26 September 2018

Stop Fighting a War Against a Tactic

Abigail Gage

The United States is engaged in an unusual global war, fighting a tactic rather than an enemy nation. Unlike traditional warfare, it is possible that this war between the US and terrorist networks will not produce a clear winner. The US and its allies have been involved in military engagements over the past decade and a half, costing the US taxpayer an estimated $1.5 to $5.6 trillion dollars. The longer the US remains embroiled in this armed conflict, the less likely it is that such a war ends favorably from an American perspective. While US defense strategy will need to include counter-terrorism efforts for decades to come, it is time to end the war by beginning to reframe the narrative behind the Global War on Terror (GWOT).

The Bolivian Insurgency of 1966-1967: Che Guevara’s Final Failure

Christopher Rodriguez

On October 9th, 1967 at 1:45 PM, Colonel Joaquin Zetenento announced to the world that Che Guevara was dead.[i]Many were surprised to hear the news – and it was even more surprising that he died in Bolivia of all places. Questions began to swirl around his death while world leaders began to take sides concerning his legacy. Some, such as Cuba’s Fidel Castro, publicly mourned his death and vowed to continue Guevara’s vision of global revolution. Others, such as U.S. President Lyndon Johnson, made no such public statements but quietly celebrated the demise of what they saw as a global pest. But the public question remained, what happened to Che Guevara in Bolivia?

15 September 2018

On the Anniversary of 9/11, We Reflect on the War Against Jihadism

By Scott Stewart

Seventeen years after the 9/11 attacks — and 30 years after the founding of al Qaeda — there is no end in sight to the wars against jihadists. Like communist groups in the 20th century, jihadist groups are likely to split further in the 21st century due to differences in personality, theology and vision. Because military might can only go so far in defeating an ideology, governments such as the United States will use military force to limit the power and reach of the jihadists in an effort to defeat them ideologically.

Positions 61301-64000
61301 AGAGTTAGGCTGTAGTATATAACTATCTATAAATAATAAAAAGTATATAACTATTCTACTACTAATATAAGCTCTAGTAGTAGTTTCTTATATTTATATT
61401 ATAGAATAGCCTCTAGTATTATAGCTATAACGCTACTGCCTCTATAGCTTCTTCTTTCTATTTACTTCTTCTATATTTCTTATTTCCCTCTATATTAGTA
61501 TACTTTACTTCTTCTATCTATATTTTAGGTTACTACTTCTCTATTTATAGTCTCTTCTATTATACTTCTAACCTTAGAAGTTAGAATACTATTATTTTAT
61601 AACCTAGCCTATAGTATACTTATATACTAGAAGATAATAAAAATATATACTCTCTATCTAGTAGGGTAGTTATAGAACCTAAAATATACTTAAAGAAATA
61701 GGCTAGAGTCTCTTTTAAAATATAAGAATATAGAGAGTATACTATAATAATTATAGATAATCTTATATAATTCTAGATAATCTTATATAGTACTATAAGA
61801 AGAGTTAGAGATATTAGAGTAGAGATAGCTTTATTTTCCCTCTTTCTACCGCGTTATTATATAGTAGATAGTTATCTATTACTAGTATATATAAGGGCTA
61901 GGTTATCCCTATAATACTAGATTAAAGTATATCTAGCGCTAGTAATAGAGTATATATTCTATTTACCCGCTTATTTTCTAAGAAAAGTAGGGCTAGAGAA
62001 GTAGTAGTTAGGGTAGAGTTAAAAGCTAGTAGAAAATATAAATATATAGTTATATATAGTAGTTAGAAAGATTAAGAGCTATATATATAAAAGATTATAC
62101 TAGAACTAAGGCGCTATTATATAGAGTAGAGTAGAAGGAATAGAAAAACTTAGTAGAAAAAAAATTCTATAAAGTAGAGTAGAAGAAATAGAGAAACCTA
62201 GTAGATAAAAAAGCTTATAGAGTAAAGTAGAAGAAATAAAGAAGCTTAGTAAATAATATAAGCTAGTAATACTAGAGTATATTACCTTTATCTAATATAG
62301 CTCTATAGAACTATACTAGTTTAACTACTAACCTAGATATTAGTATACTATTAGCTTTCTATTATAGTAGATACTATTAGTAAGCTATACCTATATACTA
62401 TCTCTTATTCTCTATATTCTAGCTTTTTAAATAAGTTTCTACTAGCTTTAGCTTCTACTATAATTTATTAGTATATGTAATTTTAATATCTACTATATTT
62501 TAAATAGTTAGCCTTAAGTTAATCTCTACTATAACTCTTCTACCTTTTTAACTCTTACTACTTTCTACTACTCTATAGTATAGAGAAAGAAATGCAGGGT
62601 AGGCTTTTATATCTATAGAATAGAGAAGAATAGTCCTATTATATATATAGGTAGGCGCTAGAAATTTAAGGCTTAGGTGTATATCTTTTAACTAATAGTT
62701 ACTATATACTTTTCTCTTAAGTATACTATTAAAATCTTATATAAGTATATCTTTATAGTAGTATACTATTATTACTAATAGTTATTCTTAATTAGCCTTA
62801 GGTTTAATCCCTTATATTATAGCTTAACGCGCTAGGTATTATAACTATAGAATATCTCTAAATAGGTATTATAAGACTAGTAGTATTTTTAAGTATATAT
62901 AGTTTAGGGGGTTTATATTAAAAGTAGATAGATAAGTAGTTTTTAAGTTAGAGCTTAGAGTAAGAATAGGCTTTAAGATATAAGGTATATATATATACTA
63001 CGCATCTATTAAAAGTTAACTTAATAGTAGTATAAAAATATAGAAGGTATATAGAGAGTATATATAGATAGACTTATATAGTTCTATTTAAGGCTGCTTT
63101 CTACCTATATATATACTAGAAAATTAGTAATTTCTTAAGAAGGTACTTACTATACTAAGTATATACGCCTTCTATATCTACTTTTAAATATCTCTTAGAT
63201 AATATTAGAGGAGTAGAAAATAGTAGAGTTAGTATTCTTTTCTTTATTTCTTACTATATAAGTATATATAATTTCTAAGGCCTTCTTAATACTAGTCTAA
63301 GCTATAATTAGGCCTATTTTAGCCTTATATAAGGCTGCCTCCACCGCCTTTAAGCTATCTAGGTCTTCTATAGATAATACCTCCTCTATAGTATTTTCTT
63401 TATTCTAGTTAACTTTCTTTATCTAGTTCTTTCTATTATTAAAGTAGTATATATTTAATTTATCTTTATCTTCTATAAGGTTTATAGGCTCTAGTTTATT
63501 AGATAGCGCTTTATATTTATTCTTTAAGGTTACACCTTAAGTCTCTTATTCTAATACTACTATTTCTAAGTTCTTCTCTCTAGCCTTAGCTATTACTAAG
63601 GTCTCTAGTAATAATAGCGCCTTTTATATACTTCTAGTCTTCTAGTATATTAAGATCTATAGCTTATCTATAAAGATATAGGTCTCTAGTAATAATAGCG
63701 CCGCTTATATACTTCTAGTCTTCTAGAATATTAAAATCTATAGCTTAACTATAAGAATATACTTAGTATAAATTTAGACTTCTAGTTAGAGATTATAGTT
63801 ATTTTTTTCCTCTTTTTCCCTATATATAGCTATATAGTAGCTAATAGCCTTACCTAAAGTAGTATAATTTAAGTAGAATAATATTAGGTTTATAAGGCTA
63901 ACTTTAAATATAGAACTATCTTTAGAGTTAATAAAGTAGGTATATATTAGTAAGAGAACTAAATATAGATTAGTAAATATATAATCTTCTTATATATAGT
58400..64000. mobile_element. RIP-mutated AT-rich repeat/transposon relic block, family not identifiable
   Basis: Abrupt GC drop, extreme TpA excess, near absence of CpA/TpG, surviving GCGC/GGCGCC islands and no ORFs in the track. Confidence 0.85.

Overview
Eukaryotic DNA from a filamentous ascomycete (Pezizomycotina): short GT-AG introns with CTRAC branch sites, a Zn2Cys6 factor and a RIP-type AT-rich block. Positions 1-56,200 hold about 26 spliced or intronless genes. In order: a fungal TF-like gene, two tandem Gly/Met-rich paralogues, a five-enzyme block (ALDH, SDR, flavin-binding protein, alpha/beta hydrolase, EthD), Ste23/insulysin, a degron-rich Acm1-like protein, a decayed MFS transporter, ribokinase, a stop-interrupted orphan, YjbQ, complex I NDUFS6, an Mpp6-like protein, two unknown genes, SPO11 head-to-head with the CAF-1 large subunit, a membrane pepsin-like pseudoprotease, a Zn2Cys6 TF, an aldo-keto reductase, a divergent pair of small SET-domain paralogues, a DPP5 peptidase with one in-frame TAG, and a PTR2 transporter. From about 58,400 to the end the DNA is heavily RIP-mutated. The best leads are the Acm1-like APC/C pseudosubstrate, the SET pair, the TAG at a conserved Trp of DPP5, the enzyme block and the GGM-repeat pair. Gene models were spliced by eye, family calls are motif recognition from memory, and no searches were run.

Policy Roundtable: 17 Years After September 11

Source Link


To understand what has gone both right and wrong since the attacks of Sept. 11, 2001, we have convened a roundtable of some of this country’s foremost experts on terrorism, insurgency, and strategy. 

7 September 2018

RESOLVE Network 2018 Global Forum Innovative Approaches to Understanding Violent Extremism

The threat of violent extremism is evolving. However, significant knowledge gaps continue to pose obstacles to those seeking to prevent and address it. Join the U.S. Institute of Peace and the RESOLVE Network for the Third Annual RESOLVE Network Global Forum on September 20 to explore new research angles and approaches for prevention and intervention of violent extremism in policy and practice.Members of a peace march walking to Wardak, Afghanistan, from Ghazni. (Jim Huylebroek/The New York Times) As the territorial hold by violent extremist organizations diminishes, new problems are emerging as these groups evolve and others seek to manipulate governance and security vacuums to spread their warped mission to new populations and locations. To effectively address dynamic global trends, policymakers and practitioners require a holistic understanding of the nature of violent extremism at both the global and local level.

2 September 2018


James Howcroft

The 9/11 Commission identified “lack of imagination” within the counter-terrorism community as a key reason for the failure to stop the attack on the World Trade Center and Pentagon in 2001. The failure to realize that airplanes themselves could be used as weapons contributed to the fact that the plot was not detected, and appropriate counter-measures were not taken. It is therefore important for counter-terrorism professionals to try to think from the terrorists’ perspective and to consider possible ways they might adapt and innovate in the future. The Program on Terrorism and Security Studies (PTSS) at the George C. Marshall European Center for Security Studies in Garmisch-Partenkirchen, brings together counter-terrorism professionals and practitioners from around the world for a month twice a year to study contemporary terrorism and the tools and strategies needed to combat it. The 68 participants from 48 countries who attended the PTSS in July 2018 were tasked to use their informed imagination and to think ofplausible ways that terrorism might evolve within the next ten years. Participants were asked to provide their assessments in three main areas: motivations, tactics / weapons / technology and likely targets.